This is the 2007 version. Click here for the 2017 chapter 14 table of contents.

Health Psychology

The discipline known as health psychology overlaps behavioral medicine and medical psychology. The difference is one of emphasis. A health psychologist is typically involved in preventative medicine and promoting healthy lifestyles. This includes promoting...

What is the emphasis of health psychology?

—Physical fitness

—Good nutrition and weight control

—Programs to eliminate smoking, alcohol, and chemical abuse

—Accident prevention

—Screening for high blood pressure

—Appropriate medical self-care

—Stress management

—Preventative health care for children

To understand why Health Psychology is important, it helps to consider the very dramatic changes in causes of human death that have taken place in the last 100 years. A century ago, the leading cause of death was infection. People could become ill and die within a few weeks, at any age, because an injury became infected, or because of a common viral or bacterial infection such as tuberculosis, polio, smallpox, or malaria.

How have typical causes of death changed in the past century? Why does this show a need for health psychology?

A century later, all these diseases were either wiped out or in retreat (although tuberculosis was threatening to make a comeback in some areas). Now people die primarily because diseases and accidents caused by their own behavior, or else they live to an old age. The leading causes of death before old age are all related to behavior. These include heart disease, cancer, and automobile accidents.

Health psychologists face the challenge of trying to persuade people to be good to their own bodies so they can lead longer and healthier lives. This means making behavioral changes to prevent obesity, or quitting smoking, or wearing seatbelts or avoiding text messaging or drinking while driving, to increase their chances of staying alive to old age.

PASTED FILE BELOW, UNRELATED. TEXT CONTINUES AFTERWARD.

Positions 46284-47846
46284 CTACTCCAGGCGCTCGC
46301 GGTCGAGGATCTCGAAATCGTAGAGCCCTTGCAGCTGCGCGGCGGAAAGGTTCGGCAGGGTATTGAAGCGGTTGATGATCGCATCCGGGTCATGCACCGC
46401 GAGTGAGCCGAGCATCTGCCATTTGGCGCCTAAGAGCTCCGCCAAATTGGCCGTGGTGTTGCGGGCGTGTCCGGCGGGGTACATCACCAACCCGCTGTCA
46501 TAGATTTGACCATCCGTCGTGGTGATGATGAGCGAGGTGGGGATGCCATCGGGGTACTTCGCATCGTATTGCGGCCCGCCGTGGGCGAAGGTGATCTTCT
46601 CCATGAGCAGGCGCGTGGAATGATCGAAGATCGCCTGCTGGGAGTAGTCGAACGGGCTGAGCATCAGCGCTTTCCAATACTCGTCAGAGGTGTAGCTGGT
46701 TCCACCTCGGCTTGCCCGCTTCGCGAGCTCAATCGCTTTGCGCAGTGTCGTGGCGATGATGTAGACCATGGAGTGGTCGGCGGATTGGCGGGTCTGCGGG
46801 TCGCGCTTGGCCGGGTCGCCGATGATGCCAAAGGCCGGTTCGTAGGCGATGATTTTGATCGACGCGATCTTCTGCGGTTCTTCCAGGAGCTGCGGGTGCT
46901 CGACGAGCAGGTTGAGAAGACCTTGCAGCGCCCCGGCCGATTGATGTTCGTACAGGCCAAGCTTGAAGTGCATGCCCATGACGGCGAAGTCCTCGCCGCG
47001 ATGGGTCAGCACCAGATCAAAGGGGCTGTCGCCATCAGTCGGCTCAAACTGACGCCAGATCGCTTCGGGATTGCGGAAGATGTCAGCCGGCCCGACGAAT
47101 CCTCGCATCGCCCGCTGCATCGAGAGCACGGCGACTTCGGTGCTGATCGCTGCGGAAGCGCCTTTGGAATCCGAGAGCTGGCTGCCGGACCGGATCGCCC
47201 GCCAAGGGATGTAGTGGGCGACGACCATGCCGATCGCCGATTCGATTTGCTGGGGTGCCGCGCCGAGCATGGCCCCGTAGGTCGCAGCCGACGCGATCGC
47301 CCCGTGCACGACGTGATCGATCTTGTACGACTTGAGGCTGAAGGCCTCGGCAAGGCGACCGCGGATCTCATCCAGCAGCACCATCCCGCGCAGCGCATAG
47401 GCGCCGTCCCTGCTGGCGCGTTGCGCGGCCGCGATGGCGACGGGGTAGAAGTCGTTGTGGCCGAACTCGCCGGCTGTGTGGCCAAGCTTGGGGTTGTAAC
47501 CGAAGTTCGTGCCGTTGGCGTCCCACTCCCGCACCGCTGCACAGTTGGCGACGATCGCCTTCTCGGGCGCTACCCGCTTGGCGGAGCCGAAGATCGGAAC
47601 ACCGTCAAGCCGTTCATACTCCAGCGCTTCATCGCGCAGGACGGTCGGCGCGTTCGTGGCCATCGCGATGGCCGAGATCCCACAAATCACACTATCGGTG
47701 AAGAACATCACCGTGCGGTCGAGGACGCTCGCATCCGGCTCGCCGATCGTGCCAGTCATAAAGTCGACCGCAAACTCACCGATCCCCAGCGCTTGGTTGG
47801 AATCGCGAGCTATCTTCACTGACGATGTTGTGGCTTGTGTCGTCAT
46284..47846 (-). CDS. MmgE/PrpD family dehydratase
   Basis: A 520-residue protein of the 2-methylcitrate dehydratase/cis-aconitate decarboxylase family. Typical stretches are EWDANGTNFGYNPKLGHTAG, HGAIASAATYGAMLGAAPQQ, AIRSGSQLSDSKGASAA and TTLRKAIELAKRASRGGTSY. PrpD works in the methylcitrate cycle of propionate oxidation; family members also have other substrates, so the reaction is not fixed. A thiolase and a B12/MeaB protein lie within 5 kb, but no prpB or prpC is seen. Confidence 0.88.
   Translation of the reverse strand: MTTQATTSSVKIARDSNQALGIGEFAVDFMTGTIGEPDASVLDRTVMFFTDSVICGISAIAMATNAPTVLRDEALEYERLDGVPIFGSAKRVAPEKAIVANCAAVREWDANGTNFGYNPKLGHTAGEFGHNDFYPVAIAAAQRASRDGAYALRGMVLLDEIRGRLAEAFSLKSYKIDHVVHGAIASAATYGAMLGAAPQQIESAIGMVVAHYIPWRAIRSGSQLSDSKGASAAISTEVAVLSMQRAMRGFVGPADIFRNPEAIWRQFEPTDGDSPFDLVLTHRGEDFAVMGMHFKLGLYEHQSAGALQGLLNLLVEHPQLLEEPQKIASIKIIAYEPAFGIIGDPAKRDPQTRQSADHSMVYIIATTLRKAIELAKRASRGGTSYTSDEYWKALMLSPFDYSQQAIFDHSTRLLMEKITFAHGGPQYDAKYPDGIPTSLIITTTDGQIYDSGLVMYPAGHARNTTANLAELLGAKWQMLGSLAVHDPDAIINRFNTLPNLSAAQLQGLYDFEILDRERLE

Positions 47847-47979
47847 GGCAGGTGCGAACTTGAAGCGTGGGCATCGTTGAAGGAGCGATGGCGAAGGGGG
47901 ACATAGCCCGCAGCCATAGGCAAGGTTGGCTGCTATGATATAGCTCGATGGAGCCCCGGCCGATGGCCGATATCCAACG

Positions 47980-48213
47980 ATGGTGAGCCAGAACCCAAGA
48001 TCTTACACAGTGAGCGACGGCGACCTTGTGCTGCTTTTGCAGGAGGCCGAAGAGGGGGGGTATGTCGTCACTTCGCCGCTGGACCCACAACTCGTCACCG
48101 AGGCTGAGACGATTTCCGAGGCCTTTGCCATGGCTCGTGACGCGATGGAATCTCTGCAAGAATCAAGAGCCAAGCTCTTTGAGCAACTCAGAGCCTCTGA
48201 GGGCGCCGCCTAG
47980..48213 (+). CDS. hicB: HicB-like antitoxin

Daniel Kirschenbaum, director of the Center for Behavioral Medicine in Chicago, sketched this scenario shortly after Grateful Dead guitarist Jerry Garcia died in 1995:

What example did Kirschenbaum use after Jerry Garcia's death?

Imagine that you're a successful San Francisco physician in 1992, and rock icon Jerry Garcia walks into your office for a physical. After telling the Grateful Dead guitarist that you love his music, the conversation takes a scolding turn. You have to warn him that his smoking, drug dependence, and overeating will kill him within three years (Sleek, 1995).

Possibly this "scolding" would not have been well received. But it is exactly the type of message a lot of people in modern society need to hear before it is too late. In the 21st Century, the leading causes of death were all heavily influenced by lifestyle, that is, by behavioral habits. Therefore, psychology—which can be applied toward changing behavior or habits—is increasingly relevant to the field of medicine.

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